Here's the Plan
Going into business without a guerrilla marketing plan is a lot like going to battle under the command of a general who tells you, "Ready, fire, aim!" Your guerrilla marketing plan functions like a personal guidebook that has seven sentences covering the most pressing issues in marketing. We know that there are far more than seven issues facing a company about to market, but we also know the close correlation between focus and profits. By all means, scrutinize every aspect of your business, but concentrate on these seven areas.
Prove your concentration by writing one brief sentence covering each area. That's not overly demanding. In fact, all the sentences except the fourth one are short and simple. The fourth one is a list.
A minute is a long time. Do nothing for one minute, and you'll see how much time is packed into that little unit. For your guerrilla marketing to succeed, you need to put a seven-sentence guerrilla marketing plan into writing in five minutes. Read the entire article before you get started.
Don't try to cover everything or say too much in each of your sentences. A guerrilla marketing plan is a blueprint, a framework, a map.
What you're about to create will serve you in startup and continue helping you for three to five years. Although your commitment to this plan is going to make it work, you must still be prepared to make minor alterations to the plan.
A marketing plan this brief and focused has been the cornerstone of many businesses worldwide. It's short enough to show to all interested parties without boring them with details. It's focused enough so that everyone gets the point. Procter & Gamble, one of the world's most marketing-minded companies, creates a marketing plan for each of its products. These plans are as brief as we're suggesting here. Each P&G plan may be accompanied by 300 pages of documentation, but it begins with a clear guerrilla marketing strategy. Do as you like with your own documentation. But get the seven sentences right first.
1. The first sentence tells the purpose of your marketing. Be very specific. What physical action do you want your prospect to take? Pick up a phone and punch in your business's number? Go to its website? Send an e-mail? Go to your store? Call a phone number and ask for Rose? What specific thing do you want prospects to do right after they've been exposed to your marketing message? You've got to be clear about that, or your prospects never will be.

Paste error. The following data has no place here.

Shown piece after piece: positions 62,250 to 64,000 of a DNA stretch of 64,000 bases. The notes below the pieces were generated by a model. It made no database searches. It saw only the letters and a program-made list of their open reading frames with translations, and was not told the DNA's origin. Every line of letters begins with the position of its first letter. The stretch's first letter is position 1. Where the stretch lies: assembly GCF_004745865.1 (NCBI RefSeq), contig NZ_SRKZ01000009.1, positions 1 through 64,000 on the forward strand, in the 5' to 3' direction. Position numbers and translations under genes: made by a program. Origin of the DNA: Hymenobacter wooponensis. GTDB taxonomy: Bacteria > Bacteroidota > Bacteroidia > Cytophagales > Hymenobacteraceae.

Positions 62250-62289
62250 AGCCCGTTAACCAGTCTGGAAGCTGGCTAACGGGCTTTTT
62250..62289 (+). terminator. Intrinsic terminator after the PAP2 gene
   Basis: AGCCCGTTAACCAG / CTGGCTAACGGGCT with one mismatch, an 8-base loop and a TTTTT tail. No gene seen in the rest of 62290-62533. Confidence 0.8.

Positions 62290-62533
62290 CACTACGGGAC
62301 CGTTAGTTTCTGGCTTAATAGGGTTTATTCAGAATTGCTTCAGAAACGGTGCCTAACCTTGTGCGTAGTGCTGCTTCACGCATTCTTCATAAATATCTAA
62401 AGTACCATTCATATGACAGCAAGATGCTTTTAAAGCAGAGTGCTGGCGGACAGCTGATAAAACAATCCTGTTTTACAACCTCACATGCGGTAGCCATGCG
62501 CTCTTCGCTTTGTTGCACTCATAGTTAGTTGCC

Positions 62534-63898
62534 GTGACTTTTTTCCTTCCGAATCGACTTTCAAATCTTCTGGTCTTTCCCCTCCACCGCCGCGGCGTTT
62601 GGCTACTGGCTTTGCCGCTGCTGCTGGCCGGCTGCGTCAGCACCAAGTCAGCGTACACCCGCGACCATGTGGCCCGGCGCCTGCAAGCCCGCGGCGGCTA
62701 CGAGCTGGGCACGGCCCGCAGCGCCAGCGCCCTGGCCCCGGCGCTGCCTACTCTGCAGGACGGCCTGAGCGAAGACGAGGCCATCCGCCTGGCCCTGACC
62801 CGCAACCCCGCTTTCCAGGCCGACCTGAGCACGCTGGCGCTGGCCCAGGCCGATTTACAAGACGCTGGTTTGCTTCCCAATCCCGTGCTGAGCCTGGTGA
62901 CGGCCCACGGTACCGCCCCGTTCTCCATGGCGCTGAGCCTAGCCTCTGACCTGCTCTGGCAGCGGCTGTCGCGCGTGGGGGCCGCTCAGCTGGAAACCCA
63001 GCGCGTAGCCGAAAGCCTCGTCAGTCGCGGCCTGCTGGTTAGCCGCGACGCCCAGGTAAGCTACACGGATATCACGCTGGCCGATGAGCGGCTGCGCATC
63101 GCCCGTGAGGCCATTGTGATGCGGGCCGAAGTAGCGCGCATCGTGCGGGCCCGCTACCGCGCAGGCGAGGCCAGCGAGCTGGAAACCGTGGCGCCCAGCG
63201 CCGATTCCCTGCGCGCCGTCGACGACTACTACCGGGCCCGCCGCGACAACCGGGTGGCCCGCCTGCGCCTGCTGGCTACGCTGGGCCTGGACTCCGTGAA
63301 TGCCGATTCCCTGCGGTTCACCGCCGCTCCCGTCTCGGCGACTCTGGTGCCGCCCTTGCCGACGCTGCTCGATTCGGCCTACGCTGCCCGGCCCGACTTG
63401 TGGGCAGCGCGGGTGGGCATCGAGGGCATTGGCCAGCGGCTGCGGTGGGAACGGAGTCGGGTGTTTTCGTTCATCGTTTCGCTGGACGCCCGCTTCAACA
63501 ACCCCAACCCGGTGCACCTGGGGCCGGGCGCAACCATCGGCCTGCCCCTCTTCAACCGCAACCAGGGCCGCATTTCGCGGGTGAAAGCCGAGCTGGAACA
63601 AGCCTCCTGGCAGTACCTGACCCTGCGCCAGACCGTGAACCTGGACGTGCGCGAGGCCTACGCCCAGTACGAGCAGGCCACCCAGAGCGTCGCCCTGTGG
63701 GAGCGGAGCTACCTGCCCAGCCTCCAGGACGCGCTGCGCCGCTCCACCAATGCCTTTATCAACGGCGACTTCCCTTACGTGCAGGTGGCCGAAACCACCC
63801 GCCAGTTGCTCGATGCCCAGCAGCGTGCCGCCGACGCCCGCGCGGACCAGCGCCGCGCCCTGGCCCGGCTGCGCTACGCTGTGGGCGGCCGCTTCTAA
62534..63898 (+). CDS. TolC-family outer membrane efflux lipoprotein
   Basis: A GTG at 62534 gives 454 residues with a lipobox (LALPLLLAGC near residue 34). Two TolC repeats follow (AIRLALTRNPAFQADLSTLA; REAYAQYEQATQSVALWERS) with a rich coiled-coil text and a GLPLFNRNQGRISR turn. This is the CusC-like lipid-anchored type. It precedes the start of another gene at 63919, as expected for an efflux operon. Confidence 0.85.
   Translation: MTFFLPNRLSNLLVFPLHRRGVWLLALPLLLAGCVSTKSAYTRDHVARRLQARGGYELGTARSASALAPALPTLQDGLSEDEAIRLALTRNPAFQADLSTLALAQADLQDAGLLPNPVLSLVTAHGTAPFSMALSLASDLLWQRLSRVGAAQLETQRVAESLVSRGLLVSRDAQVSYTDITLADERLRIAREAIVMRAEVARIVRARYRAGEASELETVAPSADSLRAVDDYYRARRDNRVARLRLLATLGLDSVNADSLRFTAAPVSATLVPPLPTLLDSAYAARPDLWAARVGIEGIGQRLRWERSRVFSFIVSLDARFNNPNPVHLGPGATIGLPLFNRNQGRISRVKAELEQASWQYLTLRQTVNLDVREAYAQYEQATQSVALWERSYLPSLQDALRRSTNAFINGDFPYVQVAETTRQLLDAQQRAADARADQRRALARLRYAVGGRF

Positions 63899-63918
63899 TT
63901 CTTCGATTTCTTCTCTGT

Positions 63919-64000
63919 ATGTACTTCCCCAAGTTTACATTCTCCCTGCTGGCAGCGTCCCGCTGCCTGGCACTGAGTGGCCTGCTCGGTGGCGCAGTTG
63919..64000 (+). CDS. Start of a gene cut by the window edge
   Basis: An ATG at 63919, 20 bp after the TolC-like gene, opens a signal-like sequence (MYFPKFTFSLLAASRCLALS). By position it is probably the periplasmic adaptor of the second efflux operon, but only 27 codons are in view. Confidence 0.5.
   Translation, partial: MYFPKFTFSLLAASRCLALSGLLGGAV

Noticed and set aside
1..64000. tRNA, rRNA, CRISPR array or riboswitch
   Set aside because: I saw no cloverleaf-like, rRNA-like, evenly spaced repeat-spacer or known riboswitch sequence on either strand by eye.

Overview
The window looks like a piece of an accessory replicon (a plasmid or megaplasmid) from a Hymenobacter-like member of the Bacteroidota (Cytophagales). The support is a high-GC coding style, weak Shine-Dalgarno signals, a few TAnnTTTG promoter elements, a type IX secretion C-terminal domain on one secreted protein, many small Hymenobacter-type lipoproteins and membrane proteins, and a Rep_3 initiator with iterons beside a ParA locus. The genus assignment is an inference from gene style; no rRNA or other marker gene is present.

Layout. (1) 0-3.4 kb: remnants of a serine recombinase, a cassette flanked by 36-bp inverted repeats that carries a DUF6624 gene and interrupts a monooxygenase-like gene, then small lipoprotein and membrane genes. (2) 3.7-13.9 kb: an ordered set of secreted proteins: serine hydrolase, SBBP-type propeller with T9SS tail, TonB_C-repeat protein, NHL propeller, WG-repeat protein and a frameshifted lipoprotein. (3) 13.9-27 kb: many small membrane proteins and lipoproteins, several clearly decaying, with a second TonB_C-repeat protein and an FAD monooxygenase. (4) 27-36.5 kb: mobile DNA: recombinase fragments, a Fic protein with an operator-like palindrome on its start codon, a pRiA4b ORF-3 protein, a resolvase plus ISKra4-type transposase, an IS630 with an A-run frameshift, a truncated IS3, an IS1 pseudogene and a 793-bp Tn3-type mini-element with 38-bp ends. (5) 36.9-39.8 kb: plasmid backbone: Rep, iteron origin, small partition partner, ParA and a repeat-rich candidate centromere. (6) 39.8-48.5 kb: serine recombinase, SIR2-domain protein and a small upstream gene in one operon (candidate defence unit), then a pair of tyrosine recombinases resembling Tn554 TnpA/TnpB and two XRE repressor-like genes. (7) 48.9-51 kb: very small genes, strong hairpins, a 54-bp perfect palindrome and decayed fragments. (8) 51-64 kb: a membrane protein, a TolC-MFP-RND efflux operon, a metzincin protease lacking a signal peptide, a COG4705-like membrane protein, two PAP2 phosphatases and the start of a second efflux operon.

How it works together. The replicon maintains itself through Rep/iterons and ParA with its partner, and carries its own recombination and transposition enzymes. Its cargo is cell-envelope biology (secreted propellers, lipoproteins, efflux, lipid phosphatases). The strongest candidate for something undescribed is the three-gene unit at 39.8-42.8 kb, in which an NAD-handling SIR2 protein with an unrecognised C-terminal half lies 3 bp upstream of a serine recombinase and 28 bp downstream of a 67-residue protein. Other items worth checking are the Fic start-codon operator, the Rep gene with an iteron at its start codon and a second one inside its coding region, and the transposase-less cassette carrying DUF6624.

In your sentence, don't say something vague like "to grow" or "to surpass my competitors." Instead, be very specific. What precisely is the outcome you want from your marketing? Begin by creating SMART goals: sensible, measurable, achievable, realistic and time-bound (must be accomplished before a specified deadline). For example, maybe you want to develop 50 new leads by June 3, generate 1,000 web hits a day or cultivate 10 new clients in the next three months.
Don't talk marketing or advertising in this sentence. Talk in plain English. We'd write a couple of examples here for you, but starting up doesn't mean hitching a ride. Close your eyes and visualize a prospect who has just read, heard or viewed your message. The prospect is smiling. What's he going to do next? Watch him carefully. Then convince the world to do just what he did.
2. The second sentence states the competitive advantage you'll emphasize. How will you accomplish your first-sentence goal? Why will your public take the action we were just talking about? You've got a lot of benefits to offer your public, but so do your competitors. Fortunately for you, you've also got some benefits that only you offer. These are your competitive advantages. This is where you hang your marketing hat. If you have multiple competitive advantages, good for you, but pick only one to be the superstar of your marketing campaign. More than one might confuse an audience already besieged by marketing clutter.
Whenever possible, stress your competitive advantage so that it is seen as the solution to a problem. Guerrilla marketers have long known that it is much easier to sell the solution to a problem than to sell a positive benefit.
3. The third sentence explains who your target audience is. The more specific you are and the more you narrow down the audience, the more accurate your marketing's aim will be. Your marketing plan needs to be as precise and focused as possible.
Try to broadcast only to people with a very high propensity to want and need what you're selling. It's not a matter of high numbers so much as it is accuracy. A thousand random prospects won't earn you as much profit as 10 of the right prospects. Consider the copying company that realized that, as an industry, the legal sector churned out the most copies. It redirected some of its marketing budget to that sector--investing no extra money but simply aiming with greater precision--and increased its profits 31 percent in one year. That's a lot of money for merely identifying a target market.
It may be that you have more than one target audience. Many companies have several. Set your sights on all your target markets. If you don't, someone else probably will, and you'll have a devil of a time getting them back.